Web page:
2 This is exactly the attack that SSL is intended to protect against. It does not involve compromised or malicious certificate authorities, nor forged certificates, nor compromised private keys of legitimate servers. The only class of vulnerabilities we exploit are logic errors in client-side SSL certificate validation. The root cause of most of these vulnerabilities is the terrible design of the APIs to the underlying SSL libraries. Instead of expressing high-level security properties of network tunnels such as confidentiality and authentication, these APIs expose low-level details of the SSL protocol to application developers. As a consequence, developers often use SSL APIs incorrectly, misinterpreting and misunderstanding their manifold parameters, options, side effects, and return values. In several cases, we observed developers introducing new vulnerabilities when attempting to fix certificate validation bugs. Furthermore, deveopers often do not understand which security properties are or are not provided by a given SSL implementation: for example, they use SSL libraries that do not validate certificates even when security is essential (e.g., connecting to a payment processor). More prosaic, yet deadly causes include intermediate layers of the software stack silently disabling certificate validation and developers turning off certificate validation accidentally (e.g., for testing) or intentionally. 2. OVERVIEW OF OUR RESULTS Our study uncovered a wide variety of SSL certificate validation bugs. Affected programs include those responsible for managing cloud-based storage and computation, such as Amazon s EC2 Java client library and Elastic Load Balancing API Tools, Apache Libcloud, Rackspace ios client, and Windows-based cloud storage clients such as ElephantDrive and FilesAnywhere. Java-based Web-services middleware, such as Apache Axis, Axis 2, and Codehaus XFire, is broken, too. So is the Android library for Pusher notification API and Apache ActiveMQ implementation of Java Message Service. All programs employing this middleware are generically insecure. Certificate validation bugs are pervasive in merchant SDKs, which typically run on e-commerce servers (e.g., online stores) and are responsible for transmitting customers financial details to payment processing gateways. Broken libraries include Amazon Flexible Payments Service (both Java and PHP), as well as PayPal Payments Standard and PayPal Invoicing (both in PHP), PayPal Payments Pro, Mass Pay, and Transactional Information SOAP (all in Java). Most payment modules for integrated shopping carts, such as ZenCart, Ubercart, PrestaShop, and oscommerce, do not validate certificates, either. A man-in-the-middle attack enables the attacker to harvest credit card numbers, names, addresses, etc. of the customers of any merchant who uses one of these programs for payment processing. Mobile app providers who use AdMob s sample code to link app instances to their AdMob accounts are vulnerable, too, enabling the attacker to capture the developer s account credentials and gain access to all of her Google services. Instant messenger clients such as Trillian and AIM do not validate certificates correctly, either. A man-in-the-middle attack on Trillian yields login credentials for all Google (including Gmail), Yahoo!, and Windows Live services (including SkyDrive). Not the most interesting technically, but perhaps the most devastating (because of the ease of exploitation) bug is the broken certificate validation in the Chase mobile banking app on Android. Even a primitive network attacker for example, someone in control of a malicious Wi-Fi access point can exploit this vulnerability to harvest the login credentials of Chase mobile banking customers. Other insecure Android software includes Breezy, a secure printing app, and the ACRA library for application crash reporting. In summary, SSL connections established by any of the above programs are insecure against a man-in-the-middle attack. All vulnerabilities have been empirically confirmed. Causes. For the most part, the actual SSL libraries used in these programs are correct. Yet, regardless of which well-known library the software relies on whether JSSE, OpenSSL, GnuTLS, or CryptoAPI, used directly or wrapped into a data-transport library such as Apache HttpClient or curl it often finds a way to end up with broken or disabled SSL certificate validation. The primary cause of these vulnerabilities is the developers misunderstanding of the numerous options, parameters, and return values of SSL libraries. For example, Amazon s Flexible Payments Service PHP library attempts to enable hostname verification by setting curl s CURLOPT_SSL_VERIFYHOST parameter to true. Unfortunately, the correct, default value of this parameter is 2; setting it to true silently changes it to 1 and disables certificate validation. PayPal Payments Standard PHP library introduced the same bug when updating a previous, broken implementation. Another example is Lynx, a text-based browser which is often used programmatically and thus included in our study. It checks for self-signed certificates but only if GnuTLS s certificate validation function returns a negative value. Unfortunately, this function returns 0 for certain errors, including certificates signed by an untrusted authority. Chain-of-trust verification in Lynx is thus broken. Developers often misunderstand security guarantees provided by SSL libraries. For example, JSSE (Java Secure Socket Extension) has multiple interfaces for managing SSL connections. The advanced SSLSocketFactory API silently skips hostname verification if the algorithm field in the SSL client is NULL or an empty string rather than HTTPS. This is mentioned in passing in the JSSE reference guide, yet many Java implementations of SSL-based protocols use SSLSocketFactory without performing their own hostname verification. Vulnerable libraries include Apache HttpClient version 3.* and the Weberknecht implementation of WebSockets. Any Java program based on these libraries is generically insecure against a man-in-the-middle attack. Vulnerable programs include SOAP Web-services middleware such as Apache Axis and Codehaus XFire, as well as any software built on top of it (for example, Amazon s EC2 client library), any Android app that uses Pusher API to manage real-time messaging (for example, GitHub s Gaug.es), clients of Apache ActiveMQ servers, etc. Other bugs include using incorrect regular expressions for hostname matching, not checking the results of certificate validation correctly, accidentally or deliberately disabling validation, etc. Lessons. First, the state of adversarial testing appears to be exceptionally poor even for critical software such as mobile banking apps and merchant SDKs responsible for managing secure connections to payment processors. Most of the vulnerabilities we found should have been discovered during development with proper unit testing. Second, many SSL libraries are unsafe by default, requiring higher-level software to correctly set their options, provide hostname verification functions, and interpret return values. As we show, software that relies on these libraries is often not up to the task. Third, even safe-by-default libraries, such as curl s wrapper around OpenSSL, are misused by developers that misinterpret the meaning of various options. This calls for better documentation and more rigorous formalization of API semantics. In particular, APIs should present high-level abstractions to developers, such as confidential and authenticated tunnel, as opposed to requiring them to explicitly deal with low-level details such as hostname verification. Fourth, SSL bugs are often hidden deep inside layers of middleware, above the actual SSL implementation but below the applica-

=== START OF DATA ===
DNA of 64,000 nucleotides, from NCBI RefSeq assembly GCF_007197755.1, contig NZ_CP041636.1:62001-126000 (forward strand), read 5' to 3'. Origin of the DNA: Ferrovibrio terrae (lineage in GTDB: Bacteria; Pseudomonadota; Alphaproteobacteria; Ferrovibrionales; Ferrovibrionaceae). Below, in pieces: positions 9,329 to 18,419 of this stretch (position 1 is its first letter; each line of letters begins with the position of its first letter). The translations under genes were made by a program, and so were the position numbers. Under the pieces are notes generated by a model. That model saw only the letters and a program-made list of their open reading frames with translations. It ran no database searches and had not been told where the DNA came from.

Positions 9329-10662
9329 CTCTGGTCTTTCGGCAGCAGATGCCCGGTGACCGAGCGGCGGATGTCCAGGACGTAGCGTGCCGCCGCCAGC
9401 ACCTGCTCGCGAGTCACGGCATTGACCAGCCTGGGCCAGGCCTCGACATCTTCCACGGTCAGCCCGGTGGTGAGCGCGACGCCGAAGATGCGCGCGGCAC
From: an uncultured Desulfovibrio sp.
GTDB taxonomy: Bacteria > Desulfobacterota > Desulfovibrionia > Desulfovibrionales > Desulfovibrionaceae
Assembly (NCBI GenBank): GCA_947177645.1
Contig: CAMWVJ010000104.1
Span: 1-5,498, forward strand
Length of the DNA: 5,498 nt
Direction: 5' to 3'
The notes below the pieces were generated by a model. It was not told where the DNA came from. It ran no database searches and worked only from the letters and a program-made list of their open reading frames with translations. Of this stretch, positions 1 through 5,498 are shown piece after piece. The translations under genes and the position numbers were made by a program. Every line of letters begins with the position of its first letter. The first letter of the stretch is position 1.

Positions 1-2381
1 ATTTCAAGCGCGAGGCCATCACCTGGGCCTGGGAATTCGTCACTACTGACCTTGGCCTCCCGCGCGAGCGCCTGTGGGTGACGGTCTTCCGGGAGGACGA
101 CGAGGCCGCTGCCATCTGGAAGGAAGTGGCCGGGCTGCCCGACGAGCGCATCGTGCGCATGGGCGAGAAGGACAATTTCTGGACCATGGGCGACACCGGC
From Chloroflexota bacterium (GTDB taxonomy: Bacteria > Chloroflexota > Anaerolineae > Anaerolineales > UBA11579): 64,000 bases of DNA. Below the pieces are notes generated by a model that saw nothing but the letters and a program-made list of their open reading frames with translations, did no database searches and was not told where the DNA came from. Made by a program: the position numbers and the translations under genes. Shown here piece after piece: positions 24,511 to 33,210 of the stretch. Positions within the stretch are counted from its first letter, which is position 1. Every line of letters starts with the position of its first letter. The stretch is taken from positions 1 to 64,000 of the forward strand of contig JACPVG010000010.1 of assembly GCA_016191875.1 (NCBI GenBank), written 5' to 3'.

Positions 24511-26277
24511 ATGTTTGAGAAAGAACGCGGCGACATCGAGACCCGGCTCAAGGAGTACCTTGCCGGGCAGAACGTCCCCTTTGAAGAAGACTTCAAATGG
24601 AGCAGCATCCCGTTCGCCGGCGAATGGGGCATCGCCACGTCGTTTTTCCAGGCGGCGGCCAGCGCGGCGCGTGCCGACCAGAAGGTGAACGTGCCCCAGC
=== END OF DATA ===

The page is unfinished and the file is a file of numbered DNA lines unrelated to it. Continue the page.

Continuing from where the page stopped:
3 tion, making the problem hard to locate and repair, and effectively taking it out of application developers hands. Fifth, least interesting technically but still critically important, we observed many cases of developers deliberately disabling certificate validation, while assuring both users and higher-level programs that SSL is being supported but not informing them that protection against active attacks has been turned off. 3. OVERVIEW OF SSL 3.1 Threat model We assume an active, man-in-the-middle network attacker who may control network routers or switches, Wi-Fi access points, and/or DNS. She may also control one or more servers and possess valid SSL certificates for these servers. When an SSL client attempts to connect to a legitimate server, the attacker can mislead it about the server s network address (e.g., through DNS poisoning) and trick it into connecting to an attacker-controlled server instead. Our attacker (1) does not have access to the private keys of legitimate servers, (2) does not control any certificate authorities, (3) cannot forge certificates. Even if she succeeds in spoofing the address of a legitimate server, a correctly implemented SSL client should refuse to accept the malicious server s certificate because of a mismatch between the name(s) on the certificate and the domain to which the client is connecting. SSL Client validate server cert. target of our attacks client hello server hello server cert. client cert. request (optional) client key exchange client cert. (optional) change cipher spec encrypted data SSL Server validate client cert. (optional) Figure 1: Simplified overview of SSL handshake. 3.2 SSL certificate validation An SSL connection starts with a handshake between the client and the server. The handshake protocol is summarized in Figure 1; see RFC 6101 [16] for a complete description. We focus on the client s validation of the server certificate. All SSL implementations we tested use X.509 certificates. The complete algorithm for validating X.509 certificates can be found in RFC 5280 [15] and RFC 2818 [14]. In this paper, we consider two of the checks; both are critical for security against active attacks. Chain-of-trust verification. Each X.509 certificate has an issuer field that contains the name of the certificate authority (CA) that issued the certificate. Every SSL client is configured with a list of certificates for trusted root CAs. In addition to its own certificate, the server sends the certificate of the issuing CA. If the issuing CA is not a root CA, the server also sends a list of certificates of higher-level CAs all the way to a root CA. The client attempts to build a chain starting from the server s certificate at the bottom. Each certificate in the chain must be signed by the CA immediately above it; the root CA must be one of the client s trusted CAs. The client also verifies that the certificates have not expired and that the certificates of the intermediate CAs have the CA bit set in the Basic Constraints field. Hostname verification. After the chain of trust is established, the client must verify the server s identity. RFC 2818 advises the implementors to use SubjectAltNames as the main source of server identifiers and support Common Name for backward compatibility only, but most of the software we tested does it the other way around and checks Common Name first. After building the list of server identifiers, the client attempts to match the fully qualified DNS name of the requested server to one of the identifiers. If the client finds an exact match in the list of server identifiers, verification is done by straightforward string comparison. The client may also find a wildcard name in the list of identifiers. The rules for wildcard matching are fairly complex [14, 17], especially concerning international character sets. Certificate revocation and X.509 extensions. This paper focuses on verifying the server s identity, but full certificate validation involves many more checks. These checks are essential for security, yet are handled poorly or not at all by non-browser software. For example, some SSL libraries such as OpenSSL implement certificate revocation, but require the application to provide the certificate revocation list (CRL). The applications we analyzed do not avail themselves of this facility. Furthermore, libraries such as JSSE require the application to check validity of the CRL on its own. Most applications don t bother. Other SSL libraries, such as Python s ssl, do not expose a method for CRL checking. Some X.509 certificate extensions contain security-critical information such as key usage (e.g., is the CA allowed to use this key for signing certificates?), name constraints (restricting the names that a sub-ca can certify), and certificate policies, described in RFC 2527 [13]. For instance, a CA may assign different levels of trust to different sub-cas, but the application must provide a policy that takes advantage of this information. In practice, these extensions are largely neglected. For example, until recently OpenSSL did not validate name constraints correctly, while curl does not even have an interface for specifying the application s certificate policy. Attacks exploiting improper treatment of certificate revocation and X.509 extensions are somewhat different from the pure manin-the-middle model considered in this paper. We leave their detailed analysis to future work. 4. SSL ABSTRACTIONS Depending on its needs, an application can plug into SSL at different levels of abstraction. At the lowest level, there are many popular SSL implementations with different features, licenses, and hardware requirements: OpenSSL, JSSE, CryptoAPI, NSS, yassl, GnuTLS, BouncyCastle, and others. These libraries are mostly oblivious to protocols transported over SSL. Therefore, to avoid having to parse HTTP messages on their own, applications that involve HTTP over SSL (HTTPS) typically do not use them directly. Instead, they employ one of the many HTTPS libraries (see Section 4.2), which in turn use SSL libraries internally. Applications that use SOAP- or REST-based Web services require additional middleware on top of HTTPS or WebSockets (see Figure 2). 4.1 SSL libraries OpenSSL. OpenSSL only provides chain-of-trust verification; applications must supply their own hostname verification code. This is typical for low-level SSL libraries. Different application-layer protocols such as HTTPS, LDAP, etc. have different notions of what constitutes a valid hostname and what it means for a hostname to match the name(s) listed in the certificate. Therefore, hostname